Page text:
We finally meet Aslan.  Also, a discussion about violence in literature.

People who have not been in Narnia sometimes think that a thing cannot be good and terrible at the same time.  If the children had ever thought so, they were cured of it now.  For when they tried to look at Aslan’s face they just caught a glimpse of the golden mane and the great, royal, solemn, overwhelming eyes; and then they found they couldn’t look at him and went all trembly.

That’s what Narnia in general (and this book in particular) is about in a nutshell: It takes people, even children, to a world where spiritual warfare is physical and tangible, so that they can grapple with the terrible goodness and attractive villainy which can be so difficult to tell apart in our own world.

I thought about splitting this chapter into sections about each of the three children, but then I realized that this chapter is basically all about Peter, so there really wouldn’t be any point in that.  Still, Peter does get some nice character development for all that.

“But where is the fourth?” asked Aslan.

“He has tried to betray them and joined the White Witch, O Aslan,” said Mr. Beaver.  And then something made Peter say,

“That was partly my fault, Aslan.  I was angry with him and I think that helped him to go wrong.”

And Aslan said nothing either to excuse Peter or to blame him but merely stood looking at him with his great unchanging eyes.

Again, I love how quick Peter is to admit that he’s at fault (even if his anger was warranted, one should never let the sun go down on one’s anger).  Anyhow, Aslan agrees to do all he can to save Edmund, and then tells Peter that he’s going to be the High King in Cair Paravel since he’s the firstborn.  Then the titular battle occurs, when Susan and Lucy are harassed by the wolves that the White Witch had sent after the party.

All three of them are understandably frightened.  Susan only managed to escape by climbing up a tree, barely out of reach of the wolf’s jaws, and she’s just about ready to faint when Peter gets there, which is probably about as much as I could do in the same circumstances, so I can’t really blame her.  Peter’s scared, too!  But he’s the only one around to fight the wolf, and manages to stab it in the heart.

Then came a horrible, confused moment like something in a nightmare.  He was tugging and pulling and the Wolf seemed neither alive nor dead, and its bared teeth knocked against his forehead, and everything was blood and heat and hair.

Somehow, this description of Peter’s fight is almost more frightening than many an epic battle in The Lord of the Rings – which isn’t to say that there aren’t some really scary moments in there, too, but it stands in such stark contrast to the rest of the book (or even the rest of the chapter).  And really, that’s just one of the reasons why Lewis didn’t need to come out and say “Girls shouldn’t get involved in battles” – this scene alone makes it obvious that it’s not an enviable duty.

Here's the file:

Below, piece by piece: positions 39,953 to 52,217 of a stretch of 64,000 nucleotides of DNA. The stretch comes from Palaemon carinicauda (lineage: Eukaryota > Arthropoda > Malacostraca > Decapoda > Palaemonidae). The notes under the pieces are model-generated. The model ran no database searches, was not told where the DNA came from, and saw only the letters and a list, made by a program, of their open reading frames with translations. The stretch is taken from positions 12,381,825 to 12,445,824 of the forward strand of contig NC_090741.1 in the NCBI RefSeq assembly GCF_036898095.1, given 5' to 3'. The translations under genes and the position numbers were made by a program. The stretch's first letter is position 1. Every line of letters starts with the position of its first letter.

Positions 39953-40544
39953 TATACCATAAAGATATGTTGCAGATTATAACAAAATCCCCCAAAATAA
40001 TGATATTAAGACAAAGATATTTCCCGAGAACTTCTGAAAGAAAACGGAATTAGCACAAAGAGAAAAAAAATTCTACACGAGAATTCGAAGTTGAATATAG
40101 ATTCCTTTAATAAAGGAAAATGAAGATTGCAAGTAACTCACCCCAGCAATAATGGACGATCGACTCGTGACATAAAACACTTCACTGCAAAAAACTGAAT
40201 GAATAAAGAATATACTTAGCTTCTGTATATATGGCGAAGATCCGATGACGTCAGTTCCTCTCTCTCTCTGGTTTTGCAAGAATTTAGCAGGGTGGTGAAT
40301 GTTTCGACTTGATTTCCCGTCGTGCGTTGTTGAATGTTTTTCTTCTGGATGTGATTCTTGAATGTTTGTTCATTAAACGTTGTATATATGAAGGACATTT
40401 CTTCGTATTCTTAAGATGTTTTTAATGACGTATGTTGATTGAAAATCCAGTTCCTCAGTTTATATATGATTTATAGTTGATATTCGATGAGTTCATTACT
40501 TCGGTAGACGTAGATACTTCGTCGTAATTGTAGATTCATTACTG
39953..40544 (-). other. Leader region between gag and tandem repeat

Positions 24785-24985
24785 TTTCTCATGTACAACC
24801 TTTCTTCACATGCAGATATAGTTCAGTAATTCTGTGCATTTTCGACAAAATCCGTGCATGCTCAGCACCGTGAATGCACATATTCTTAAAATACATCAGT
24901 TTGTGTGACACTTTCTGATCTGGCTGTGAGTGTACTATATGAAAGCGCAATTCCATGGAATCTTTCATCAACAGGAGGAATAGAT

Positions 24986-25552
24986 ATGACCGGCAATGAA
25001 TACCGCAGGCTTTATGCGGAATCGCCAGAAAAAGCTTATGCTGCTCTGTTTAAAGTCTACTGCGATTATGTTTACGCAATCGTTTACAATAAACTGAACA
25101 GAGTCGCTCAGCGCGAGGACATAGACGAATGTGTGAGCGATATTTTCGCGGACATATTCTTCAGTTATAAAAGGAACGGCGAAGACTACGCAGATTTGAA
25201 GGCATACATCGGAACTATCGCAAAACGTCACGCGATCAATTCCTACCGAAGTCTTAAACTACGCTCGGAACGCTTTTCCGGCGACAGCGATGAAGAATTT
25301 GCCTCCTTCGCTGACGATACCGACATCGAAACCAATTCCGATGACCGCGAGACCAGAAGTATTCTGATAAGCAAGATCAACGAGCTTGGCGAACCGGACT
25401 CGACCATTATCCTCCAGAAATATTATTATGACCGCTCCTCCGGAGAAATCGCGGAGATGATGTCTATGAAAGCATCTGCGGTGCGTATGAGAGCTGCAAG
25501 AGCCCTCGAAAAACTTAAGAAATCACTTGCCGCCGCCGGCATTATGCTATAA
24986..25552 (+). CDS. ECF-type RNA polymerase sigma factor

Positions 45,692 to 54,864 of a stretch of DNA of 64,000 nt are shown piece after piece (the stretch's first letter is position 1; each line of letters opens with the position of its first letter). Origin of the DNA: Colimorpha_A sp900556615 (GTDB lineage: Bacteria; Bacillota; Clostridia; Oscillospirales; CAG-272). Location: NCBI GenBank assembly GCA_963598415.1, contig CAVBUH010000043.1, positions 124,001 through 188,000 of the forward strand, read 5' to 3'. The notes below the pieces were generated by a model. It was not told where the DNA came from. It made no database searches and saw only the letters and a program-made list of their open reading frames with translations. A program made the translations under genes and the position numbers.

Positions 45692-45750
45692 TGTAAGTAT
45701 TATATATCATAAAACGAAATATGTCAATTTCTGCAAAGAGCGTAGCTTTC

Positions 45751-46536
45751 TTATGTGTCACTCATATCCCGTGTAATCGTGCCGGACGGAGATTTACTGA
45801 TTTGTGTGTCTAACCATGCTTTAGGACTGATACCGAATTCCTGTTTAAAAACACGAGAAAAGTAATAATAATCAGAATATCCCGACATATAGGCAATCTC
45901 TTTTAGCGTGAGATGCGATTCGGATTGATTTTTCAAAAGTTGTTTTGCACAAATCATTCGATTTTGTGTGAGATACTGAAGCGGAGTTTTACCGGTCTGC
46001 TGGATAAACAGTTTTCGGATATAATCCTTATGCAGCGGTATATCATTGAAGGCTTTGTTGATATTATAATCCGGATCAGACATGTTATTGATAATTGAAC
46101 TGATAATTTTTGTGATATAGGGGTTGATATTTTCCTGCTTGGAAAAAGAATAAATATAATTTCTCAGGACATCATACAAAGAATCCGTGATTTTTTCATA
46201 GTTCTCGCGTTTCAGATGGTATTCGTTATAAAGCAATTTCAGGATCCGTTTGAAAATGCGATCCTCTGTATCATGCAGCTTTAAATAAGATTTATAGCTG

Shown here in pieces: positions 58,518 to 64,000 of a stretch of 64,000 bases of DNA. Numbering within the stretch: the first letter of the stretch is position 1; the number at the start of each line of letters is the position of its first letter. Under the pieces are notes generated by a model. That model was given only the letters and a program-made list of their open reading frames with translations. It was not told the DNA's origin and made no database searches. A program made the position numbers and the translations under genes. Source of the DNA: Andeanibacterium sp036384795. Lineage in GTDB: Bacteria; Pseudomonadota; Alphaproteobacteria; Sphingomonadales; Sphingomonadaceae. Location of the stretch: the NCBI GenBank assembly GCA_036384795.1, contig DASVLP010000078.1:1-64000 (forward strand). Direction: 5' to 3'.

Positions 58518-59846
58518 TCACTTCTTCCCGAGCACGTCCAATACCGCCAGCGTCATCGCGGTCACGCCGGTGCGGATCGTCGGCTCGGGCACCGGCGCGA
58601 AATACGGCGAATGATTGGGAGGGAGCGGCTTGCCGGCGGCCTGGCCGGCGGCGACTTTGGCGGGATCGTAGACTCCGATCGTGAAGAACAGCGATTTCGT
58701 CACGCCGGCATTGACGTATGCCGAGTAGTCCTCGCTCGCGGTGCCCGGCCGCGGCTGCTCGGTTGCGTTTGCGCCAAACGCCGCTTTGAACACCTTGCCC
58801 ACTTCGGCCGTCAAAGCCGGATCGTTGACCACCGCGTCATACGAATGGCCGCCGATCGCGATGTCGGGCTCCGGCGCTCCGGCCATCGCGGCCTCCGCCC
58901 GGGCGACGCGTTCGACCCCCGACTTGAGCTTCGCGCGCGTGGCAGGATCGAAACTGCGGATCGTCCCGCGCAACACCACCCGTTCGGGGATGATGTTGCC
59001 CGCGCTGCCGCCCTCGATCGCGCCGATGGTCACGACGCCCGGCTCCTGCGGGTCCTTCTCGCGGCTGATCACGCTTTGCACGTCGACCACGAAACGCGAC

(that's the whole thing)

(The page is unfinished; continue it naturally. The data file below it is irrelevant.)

That’s rather unique about Lewis’s treatment of violence, though: A lot of modern stories that are made for/about children find some excuse for the hero to never kill anyone, except maybe the amazingly evil supervillain (looking at you, Harry Potter).  I suppose some might argue that Lewis goes to the opposite extreme of making killing “casual”, but does the above scene sound casual?  On the contrary, having been in a war himself, Lewis is keenly aware of what fighting does to a person.  There’s no superweapon that makes killing “easy” in Narnia; they fight with swords and claws and maybe bow & arrow, so you’re forced to look the person you kill in the eye.  Death is simply part of life, and it serves to make the danger all the more tangible when you know that if the hero doesn’t kill his enemies, they won’t hesitate to kill him.  Even in war, killing is an oddly personal thing, and that’s something which is often forgotten in this day and age.

Then, after a bit, Susan came down the tree.  She and Peter felt pretty shaky when they met and I won’t say there wasn’t kissing and crying on both sides.  But in Narnia no one thinks any the worse of you for that.

Until next time…

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